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Greece Property Investment For Sale

 

"Although in economic crisis, Greece is still a popular holiday destination."

 

With its rich cultural history and dramatic coastline, Greece has captured the world’s imagination since the days of the Trojan wars.  From the mid 1950’s onwards Greece has also become one of Europe’s favourite holiday destinations thanks to the picturesque rocky coves and natural harbours that can be found amongst its collection of over 2,000 islands.  As the home of the gods and the birthplace of democracy, Greece is steeped in history from the Parthenon in Athens to the blue-domed churches and whitewashed houses on the island of Santorini

Although historically famed for its shipping industry much of the Greek economy relies upon the tourist industry and never have they needed it more than they do today.

Greece has suffered the worst financial crisis in its history since the international recession took hold and the controversial bailout by the EU and the IMF (International Monetary Fund).  With unemployment and national debt at record highs, property prices have also dropped dramatically. The bad news for potential investors does not stop here as rental yields are also low – even in the capital Athens and transaction costs and tax on rental income are high at present.
 

Country Guide

Geography

Greece is situated in southern Europe, bordering the Aegean Sea, Ionian Sea and the Mediterranean Sea and located between Albania and Turkey. 80% of Greece consists of mountains or hills making it the most mountainous country in the world, it also has the tenth longest coastline in the world. Mount Olympus is the highest mountain in the country situated in the north Pieria prefecture; this mountain is particularly popular with hikers and climbers. Athens is the county's capital and most populated city and is home to the Piraeus port. Thessaloniki is the second largest city, the capital of Macedonia and also an important seaport giving access to the Balkans.

Government

The structure of the Greek government is similar to those in western democracies and currently stands as a parliamentary democracy. The legal system is based on Roman laws where the courts are divided into civil, criminal and administrative. The Prime Minister Kostas Karamanlis is currently serving his second term in power and he and the Cabinet dominate the main role in the political process. The people nominate three hundred parliamentary deputies who form the parliament and take care of the duties within the government.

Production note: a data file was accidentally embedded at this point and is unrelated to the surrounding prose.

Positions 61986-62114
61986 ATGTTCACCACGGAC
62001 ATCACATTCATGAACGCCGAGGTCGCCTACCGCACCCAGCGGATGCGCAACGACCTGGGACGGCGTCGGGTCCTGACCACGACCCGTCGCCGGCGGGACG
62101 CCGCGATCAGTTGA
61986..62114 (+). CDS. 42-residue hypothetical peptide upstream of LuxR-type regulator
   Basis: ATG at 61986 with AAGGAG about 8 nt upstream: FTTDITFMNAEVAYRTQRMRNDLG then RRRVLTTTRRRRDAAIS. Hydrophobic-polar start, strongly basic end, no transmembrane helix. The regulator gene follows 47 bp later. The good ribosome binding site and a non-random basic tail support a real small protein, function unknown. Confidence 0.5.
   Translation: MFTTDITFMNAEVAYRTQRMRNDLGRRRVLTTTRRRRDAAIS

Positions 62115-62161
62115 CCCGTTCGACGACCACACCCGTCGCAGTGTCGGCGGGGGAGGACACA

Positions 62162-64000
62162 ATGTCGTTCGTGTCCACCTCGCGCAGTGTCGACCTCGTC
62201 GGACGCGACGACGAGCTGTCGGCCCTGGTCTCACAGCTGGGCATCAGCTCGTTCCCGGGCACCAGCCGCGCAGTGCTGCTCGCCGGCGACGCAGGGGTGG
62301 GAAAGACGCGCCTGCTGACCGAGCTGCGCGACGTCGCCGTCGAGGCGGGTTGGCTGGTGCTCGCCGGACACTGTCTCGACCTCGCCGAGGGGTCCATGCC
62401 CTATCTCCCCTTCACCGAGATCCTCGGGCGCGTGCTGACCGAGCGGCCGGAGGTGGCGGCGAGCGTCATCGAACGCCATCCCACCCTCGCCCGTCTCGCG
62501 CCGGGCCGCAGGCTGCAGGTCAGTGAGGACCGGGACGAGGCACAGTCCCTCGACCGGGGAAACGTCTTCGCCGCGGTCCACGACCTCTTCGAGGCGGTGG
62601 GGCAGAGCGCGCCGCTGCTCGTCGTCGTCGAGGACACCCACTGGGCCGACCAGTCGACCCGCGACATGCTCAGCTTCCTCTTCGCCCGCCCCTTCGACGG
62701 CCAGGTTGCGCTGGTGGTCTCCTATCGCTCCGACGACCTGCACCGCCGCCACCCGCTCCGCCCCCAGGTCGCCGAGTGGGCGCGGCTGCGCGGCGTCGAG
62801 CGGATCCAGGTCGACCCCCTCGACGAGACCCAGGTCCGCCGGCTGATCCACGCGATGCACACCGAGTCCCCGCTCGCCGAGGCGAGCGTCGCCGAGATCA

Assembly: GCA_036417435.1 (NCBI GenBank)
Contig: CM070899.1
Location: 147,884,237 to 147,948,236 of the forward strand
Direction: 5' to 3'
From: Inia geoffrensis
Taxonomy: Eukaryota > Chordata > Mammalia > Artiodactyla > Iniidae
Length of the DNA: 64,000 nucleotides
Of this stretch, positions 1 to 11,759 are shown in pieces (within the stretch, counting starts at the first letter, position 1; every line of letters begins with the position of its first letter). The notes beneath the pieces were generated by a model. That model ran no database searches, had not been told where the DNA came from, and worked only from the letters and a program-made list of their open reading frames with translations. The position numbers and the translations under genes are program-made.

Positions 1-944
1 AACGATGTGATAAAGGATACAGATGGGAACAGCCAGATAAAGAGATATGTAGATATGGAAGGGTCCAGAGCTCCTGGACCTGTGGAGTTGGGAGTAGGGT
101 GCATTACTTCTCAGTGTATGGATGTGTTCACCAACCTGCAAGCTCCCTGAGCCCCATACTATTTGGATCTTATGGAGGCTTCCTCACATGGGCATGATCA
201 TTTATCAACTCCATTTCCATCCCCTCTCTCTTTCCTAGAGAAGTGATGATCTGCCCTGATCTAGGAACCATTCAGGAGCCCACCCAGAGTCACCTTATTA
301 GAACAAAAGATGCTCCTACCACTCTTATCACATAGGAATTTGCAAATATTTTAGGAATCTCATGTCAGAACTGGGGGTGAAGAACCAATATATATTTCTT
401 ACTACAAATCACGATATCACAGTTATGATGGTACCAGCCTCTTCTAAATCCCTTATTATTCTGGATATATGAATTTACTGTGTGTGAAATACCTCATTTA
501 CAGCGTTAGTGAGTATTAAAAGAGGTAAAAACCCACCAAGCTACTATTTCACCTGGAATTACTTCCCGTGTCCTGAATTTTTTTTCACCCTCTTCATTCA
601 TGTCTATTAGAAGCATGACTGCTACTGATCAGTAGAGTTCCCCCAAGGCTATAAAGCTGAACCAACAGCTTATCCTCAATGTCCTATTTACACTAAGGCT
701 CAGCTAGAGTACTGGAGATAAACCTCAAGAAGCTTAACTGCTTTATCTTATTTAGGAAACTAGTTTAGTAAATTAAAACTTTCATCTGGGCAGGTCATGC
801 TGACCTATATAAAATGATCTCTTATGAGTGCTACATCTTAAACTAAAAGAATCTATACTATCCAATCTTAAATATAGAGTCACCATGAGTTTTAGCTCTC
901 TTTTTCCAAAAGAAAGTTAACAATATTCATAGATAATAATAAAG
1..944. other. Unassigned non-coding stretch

Language

Greek is the official language in Greece; a minority of people speak English and French which totals to around 1%.

Standard of Living

The standard of living in Greece n has traditionally been relatively high with a good quality of life and lowest costs of living. However since the international financial crisis and the euro-zone problems much has changed in Greece and the wealth of the state and individuals has declined. Crime rates in Greece are very low so Athens is seen as a very safe city to live in. Although it may have its problems Athens lacks major problems other cities come across. 

Principle City

Athens with its population of 3.3 million is a very popular city bringing a high number of tourists each year.

Country Economy

Greece is a capitalist economy with a public sector that accounts for almost half of the country's GDP with tourism providing just 15% of GDP.

Greece is one of the EU's poorest countries. with excessively large public dept.  In exchange for the largest bailouts ever from the IMF and Euro-zone governments Greece has introduced severe austerity measures which will keep Greece in economic recession for some time and have caused much public discontent and political instability.

Key Industries

Tourism and Shipping industries contribute the most to the Greek economy, Greece receives more tourists than the country's population each year and the shipping industry is one of the most important in the world due to the country's location. Greece also exports food and beverages, manufactured goods, petroleum products, chemicals and  textiles.

 

Hotspots

Athens